Women contend with societal pressures that men simply do not. To say that women are judged by their appearance profoundly understates the case. While both genders are subjected to weight bias, women's plight in this regard is far more intense than men's.
Yet, we women do this to ourselves. Numerous studies have shown that, on average, men that women try to attract don't prefer the stick-thin shapes that women think they do. Attractiveness is much more complex than that. Still, the cultural norm in the U.S., at least among Caucasian women, is that looking "good" is looking skinny.
As a disastrous consequence, enormous pressure is placed on what women eat. The result, for many women caught in this vortex, is a never-ending battle with "bad" food. Small delights -- a creamy truffle, a wedge of fragrant cake, a fudgy cookie, even just a slice of bread -- become instruments of torture.
Notice how the words we use to describe yummy treats -- devilish, decadent, sinful, indulgent -- reek of this twisted perspective.
In my work with women who struggle with black and white thinking regarding food -- "healthy" food vs. "bad" food -- I am moved by the joylessness of this approach to eating. Food should be fun! While some observers admire the discipline of "careful" or "healthy" eaters, the emotional and physical toll that this obsession exacts on its victims is immeasurable.
What may be even more tragic than the physical and emotional toll is the way that "black and white" eating -- and the guilt and punishment and low self-esteem experienced when one "indulges" in "bad" food -- chips away at the energy and creativity that could be applied in so many useful ways. We live in a world full of problems that women are uniquely skilled to address. Freedom from food obsession unleashes the passion and creativity that women need to "give back."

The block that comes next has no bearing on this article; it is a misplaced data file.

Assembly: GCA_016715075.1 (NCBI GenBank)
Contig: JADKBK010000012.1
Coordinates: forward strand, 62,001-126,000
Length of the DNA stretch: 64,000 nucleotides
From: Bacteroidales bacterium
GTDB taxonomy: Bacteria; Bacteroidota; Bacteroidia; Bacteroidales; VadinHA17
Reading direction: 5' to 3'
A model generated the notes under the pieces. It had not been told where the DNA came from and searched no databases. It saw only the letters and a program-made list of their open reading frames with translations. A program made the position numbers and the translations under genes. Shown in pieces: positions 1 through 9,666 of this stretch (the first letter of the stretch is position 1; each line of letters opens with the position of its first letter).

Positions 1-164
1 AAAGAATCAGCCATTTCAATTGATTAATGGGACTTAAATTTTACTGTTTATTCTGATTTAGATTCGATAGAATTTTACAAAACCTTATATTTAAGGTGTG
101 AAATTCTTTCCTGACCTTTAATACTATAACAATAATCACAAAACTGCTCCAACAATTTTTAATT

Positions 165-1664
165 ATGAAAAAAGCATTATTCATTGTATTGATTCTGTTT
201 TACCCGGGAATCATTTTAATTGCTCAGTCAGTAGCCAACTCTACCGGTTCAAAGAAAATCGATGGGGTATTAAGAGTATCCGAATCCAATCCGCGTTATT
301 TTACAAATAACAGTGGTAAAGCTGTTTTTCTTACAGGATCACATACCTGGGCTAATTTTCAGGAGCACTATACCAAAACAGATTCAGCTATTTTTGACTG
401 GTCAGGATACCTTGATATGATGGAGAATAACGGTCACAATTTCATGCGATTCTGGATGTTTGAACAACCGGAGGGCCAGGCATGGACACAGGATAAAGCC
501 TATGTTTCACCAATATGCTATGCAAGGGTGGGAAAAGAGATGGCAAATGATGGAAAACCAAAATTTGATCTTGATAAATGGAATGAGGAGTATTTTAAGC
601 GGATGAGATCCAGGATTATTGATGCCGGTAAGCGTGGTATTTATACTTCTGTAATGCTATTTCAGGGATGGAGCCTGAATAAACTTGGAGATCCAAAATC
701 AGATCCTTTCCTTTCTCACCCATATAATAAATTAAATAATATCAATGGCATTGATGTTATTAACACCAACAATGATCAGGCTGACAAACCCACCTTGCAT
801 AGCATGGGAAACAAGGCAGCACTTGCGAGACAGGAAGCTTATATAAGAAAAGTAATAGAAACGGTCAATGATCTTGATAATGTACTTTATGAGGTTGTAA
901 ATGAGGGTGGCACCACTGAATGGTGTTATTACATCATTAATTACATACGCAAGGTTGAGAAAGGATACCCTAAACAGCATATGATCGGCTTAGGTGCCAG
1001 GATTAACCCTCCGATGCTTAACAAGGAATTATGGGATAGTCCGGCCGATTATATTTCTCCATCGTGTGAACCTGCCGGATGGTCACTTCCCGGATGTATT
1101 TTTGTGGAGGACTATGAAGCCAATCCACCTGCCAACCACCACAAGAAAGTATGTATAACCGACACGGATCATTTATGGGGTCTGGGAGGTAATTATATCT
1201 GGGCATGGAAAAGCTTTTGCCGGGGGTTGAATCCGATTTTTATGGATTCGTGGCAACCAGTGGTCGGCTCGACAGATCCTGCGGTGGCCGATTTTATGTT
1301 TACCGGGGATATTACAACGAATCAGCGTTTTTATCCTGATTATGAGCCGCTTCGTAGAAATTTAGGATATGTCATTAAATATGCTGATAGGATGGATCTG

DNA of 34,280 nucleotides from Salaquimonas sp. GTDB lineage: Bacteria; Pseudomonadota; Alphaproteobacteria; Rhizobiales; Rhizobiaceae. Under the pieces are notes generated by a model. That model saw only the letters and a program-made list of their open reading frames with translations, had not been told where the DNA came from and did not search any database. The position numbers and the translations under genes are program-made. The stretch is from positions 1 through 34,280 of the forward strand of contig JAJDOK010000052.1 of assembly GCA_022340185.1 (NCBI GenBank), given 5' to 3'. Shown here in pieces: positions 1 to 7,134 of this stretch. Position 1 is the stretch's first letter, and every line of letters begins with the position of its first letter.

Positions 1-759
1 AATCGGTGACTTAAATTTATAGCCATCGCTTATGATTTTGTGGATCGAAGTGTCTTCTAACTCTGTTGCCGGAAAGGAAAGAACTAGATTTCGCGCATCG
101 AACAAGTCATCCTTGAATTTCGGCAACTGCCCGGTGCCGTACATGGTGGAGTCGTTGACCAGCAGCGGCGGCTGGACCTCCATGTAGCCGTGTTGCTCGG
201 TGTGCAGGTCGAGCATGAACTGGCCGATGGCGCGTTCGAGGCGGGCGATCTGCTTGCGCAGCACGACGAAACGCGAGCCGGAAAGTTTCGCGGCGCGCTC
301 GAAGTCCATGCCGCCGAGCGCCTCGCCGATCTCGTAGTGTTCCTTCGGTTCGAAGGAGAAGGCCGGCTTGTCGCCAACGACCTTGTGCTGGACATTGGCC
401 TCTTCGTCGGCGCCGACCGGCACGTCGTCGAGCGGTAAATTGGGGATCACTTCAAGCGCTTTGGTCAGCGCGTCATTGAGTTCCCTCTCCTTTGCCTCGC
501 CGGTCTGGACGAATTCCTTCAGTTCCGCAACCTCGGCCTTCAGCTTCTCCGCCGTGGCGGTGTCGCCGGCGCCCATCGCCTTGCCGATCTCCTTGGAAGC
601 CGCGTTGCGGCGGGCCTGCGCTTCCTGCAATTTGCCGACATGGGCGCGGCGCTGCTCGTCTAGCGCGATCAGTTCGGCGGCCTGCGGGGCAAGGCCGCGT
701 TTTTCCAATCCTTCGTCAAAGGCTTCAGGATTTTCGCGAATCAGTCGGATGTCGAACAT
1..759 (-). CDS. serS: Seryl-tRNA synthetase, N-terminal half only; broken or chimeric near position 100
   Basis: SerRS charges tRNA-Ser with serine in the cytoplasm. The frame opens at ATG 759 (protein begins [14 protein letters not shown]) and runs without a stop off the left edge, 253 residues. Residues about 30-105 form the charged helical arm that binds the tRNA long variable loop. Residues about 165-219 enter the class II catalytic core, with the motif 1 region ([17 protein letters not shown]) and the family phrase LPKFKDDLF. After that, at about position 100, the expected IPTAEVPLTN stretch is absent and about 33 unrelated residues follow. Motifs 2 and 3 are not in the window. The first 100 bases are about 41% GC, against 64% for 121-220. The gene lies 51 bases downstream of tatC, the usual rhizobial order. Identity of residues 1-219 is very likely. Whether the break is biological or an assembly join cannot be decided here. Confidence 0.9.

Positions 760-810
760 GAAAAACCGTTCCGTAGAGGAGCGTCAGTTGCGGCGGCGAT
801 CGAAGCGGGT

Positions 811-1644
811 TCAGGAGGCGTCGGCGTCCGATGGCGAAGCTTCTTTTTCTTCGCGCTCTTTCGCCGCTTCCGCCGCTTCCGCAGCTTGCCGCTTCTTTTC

The path to enlightened eating can be difficult. This is a critical part of my work -- helping women find their way through their unique sets of food issues to get to a happier place. Many times, other professionals must join in this process. Restoring balance and joy to eating can be a challenging endeavor. Yet, such work is immensely satisfying when the journey is successful.
And everyone wins.
This post is part of a series produced by The Huffington Post in conjunction with our women's conference, "The Third Metric: Redefining Success Beyond Money & Power" which will take place in New York on June 6, 2013. To read all of the posts in the series and learn more about the conference, click here. Join the conversation on Twitter #ThirdMetric.